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11 hours ago, epsilonGreedy said:

While on this subject would I be correcting in thinking that corridor width is critical on the approach to an m-spec door? There is one smaller minimum for a head-on approach to a door but if there is a turn the corridor must be wider. 

 

Yes - all in Part M. 

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Interesting. I've blogged about non-standard door-sets, because, as some respondents have pointed out, they can and do look better, especially as a pair and part-glazed. I noted, in the blog, a trend, way back when, taller doors too were employed, especially with higher ceilings, Georgian and Regency scale... all part of the proportion game, if you want to be fussy and add character, and plainly if the budget can stretch to it. Pocket doors can save space too. I think in Edwardian times, M H Baillie-Scott and later Frank Lloyd Wright certainly employed such devices to make their houses seem larger.   

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48 minutes ago, caliwag said:

Interesting. I've blogged about non-standard door-sets, because, as some respondents have pointed out, they can and do look better, especially as a pair and part-glazed. I noted, in the blog, a trend, way back when, taller doors too were employed, especially with higher ceilings, Georgian and Regency scale... all part of the proportion game, if you want to be fussy and add character, and plainly if the budget can stretch to it. Pocket doors can save space too. I think in Edwardian times, M H Baillie-Scott and later Frank Lloyd Wright certainly employed such devices to make their houses seem larger.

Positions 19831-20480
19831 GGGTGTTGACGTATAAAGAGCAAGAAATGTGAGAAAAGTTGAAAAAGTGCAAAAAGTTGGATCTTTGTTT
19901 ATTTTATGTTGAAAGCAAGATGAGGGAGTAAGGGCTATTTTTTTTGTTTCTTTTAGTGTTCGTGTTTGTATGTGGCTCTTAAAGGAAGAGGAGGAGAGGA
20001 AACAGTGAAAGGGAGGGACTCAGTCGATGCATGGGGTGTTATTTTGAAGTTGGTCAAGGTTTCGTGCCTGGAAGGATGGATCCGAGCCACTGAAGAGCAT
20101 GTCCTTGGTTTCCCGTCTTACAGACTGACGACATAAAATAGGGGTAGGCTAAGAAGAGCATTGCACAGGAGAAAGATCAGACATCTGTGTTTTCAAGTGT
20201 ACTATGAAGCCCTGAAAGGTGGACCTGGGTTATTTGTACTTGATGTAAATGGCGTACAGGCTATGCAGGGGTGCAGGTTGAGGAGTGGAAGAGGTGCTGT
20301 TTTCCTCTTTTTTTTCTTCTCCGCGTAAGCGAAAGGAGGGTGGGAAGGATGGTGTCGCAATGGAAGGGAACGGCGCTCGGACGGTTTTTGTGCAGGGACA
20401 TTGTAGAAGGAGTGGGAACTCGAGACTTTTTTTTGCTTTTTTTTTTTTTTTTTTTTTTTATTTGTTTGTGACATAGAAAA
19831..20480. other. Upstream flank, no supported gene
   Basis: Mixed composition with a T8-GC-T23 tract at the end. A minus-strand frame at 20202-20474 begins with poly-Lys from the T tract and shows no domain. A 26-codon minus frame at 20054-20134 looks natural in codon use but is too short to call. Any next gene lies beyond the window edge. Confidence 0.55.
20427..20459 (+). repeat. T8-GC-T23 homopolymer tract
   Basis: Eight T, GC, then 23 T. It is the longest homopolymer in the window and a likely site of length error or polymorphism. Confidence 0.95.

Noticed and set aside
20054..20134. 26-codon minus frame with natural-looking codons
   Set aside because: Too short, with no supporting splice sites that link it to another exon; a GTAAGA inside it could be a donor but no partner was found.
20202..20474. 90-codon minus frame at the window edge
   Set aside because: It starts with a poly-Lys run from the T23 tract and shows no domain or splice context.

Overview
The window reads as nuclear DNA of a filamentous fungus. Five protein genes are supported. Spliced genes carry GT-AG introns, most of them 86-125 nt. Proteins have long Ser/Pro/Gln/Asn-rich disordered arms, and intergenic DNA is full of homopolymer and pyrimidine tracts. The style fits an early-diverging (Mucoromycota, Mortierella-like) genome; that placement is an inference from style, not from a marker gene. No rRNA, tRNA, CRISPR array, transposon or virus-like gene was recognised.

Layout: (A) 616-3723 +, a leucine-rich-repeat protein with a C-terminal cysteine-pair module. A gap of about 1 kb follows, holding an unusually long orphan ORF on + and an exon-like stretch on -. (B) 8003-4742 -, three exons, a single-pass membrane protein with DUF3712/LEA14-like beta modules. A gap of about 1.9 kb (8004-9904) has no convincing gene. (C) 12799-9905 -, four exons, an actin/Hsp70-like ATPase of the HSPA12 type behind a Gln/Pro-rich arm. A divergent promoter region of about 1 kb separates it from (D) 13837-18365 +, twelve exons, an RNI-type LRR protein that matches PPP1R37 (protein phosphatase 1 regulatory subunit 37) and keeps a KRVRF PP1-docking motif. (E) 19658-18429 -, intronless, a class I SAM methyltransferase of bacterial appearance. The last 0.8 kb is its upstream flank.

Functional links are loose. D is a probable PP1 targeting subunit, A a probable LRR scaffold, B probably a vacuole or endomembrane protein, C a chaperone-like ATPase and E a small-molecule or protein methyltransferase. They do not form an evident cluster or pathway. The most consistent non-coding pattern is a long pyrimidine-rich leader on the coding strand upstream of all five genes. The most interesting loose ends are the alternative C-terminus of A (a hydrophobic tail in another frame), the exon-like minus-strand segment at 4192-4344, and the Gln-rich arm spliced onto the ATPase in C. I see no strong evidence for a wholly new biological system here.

I wanted pocket doors, unfortunately they have gone the way of most of my wants

 

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12 minutes ago, Hecateh said:

I wanted pocket doors, unfortunately they have gone the way of most of my wants

 

I have a pocket door on my w.c. because of space constraints.  I'm glad I dropped the one on the bathroom I think they are over hyped.  I would only use where space dictated. They are expensive and a bit of a faff to fit and you lose the soundproofing in the wall as its hollow to accommodate the door.

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10 minutes ago, lizzie said:

I have a pocket door on my w.c. because of space constraints.  I'm glad I dropped the one on the bathroom I think they are over hyped.  I would only use where space dictated. They are expensive and a bit of a faff to fit and you lose the soundproofing in the wall as its hollow to accommodate the door.

 

The sound aspect is not an issue as I live alone - the expense should have been doable.  Space is and isn't an issue. There is plenty of space for me, but the whole interior space is under 90 sqm so rooms are quite small - doors not encroaching would be a benefit.  The bathroom is still going to be a slider, it's a small room and is the one that requires part M access - it is going to have to be barn door style - thing is I wanted shelves on that wall - will have to work something out so the shelves stand proud as the utility room it is off is small anyway and has to compensate for my current garage and loft.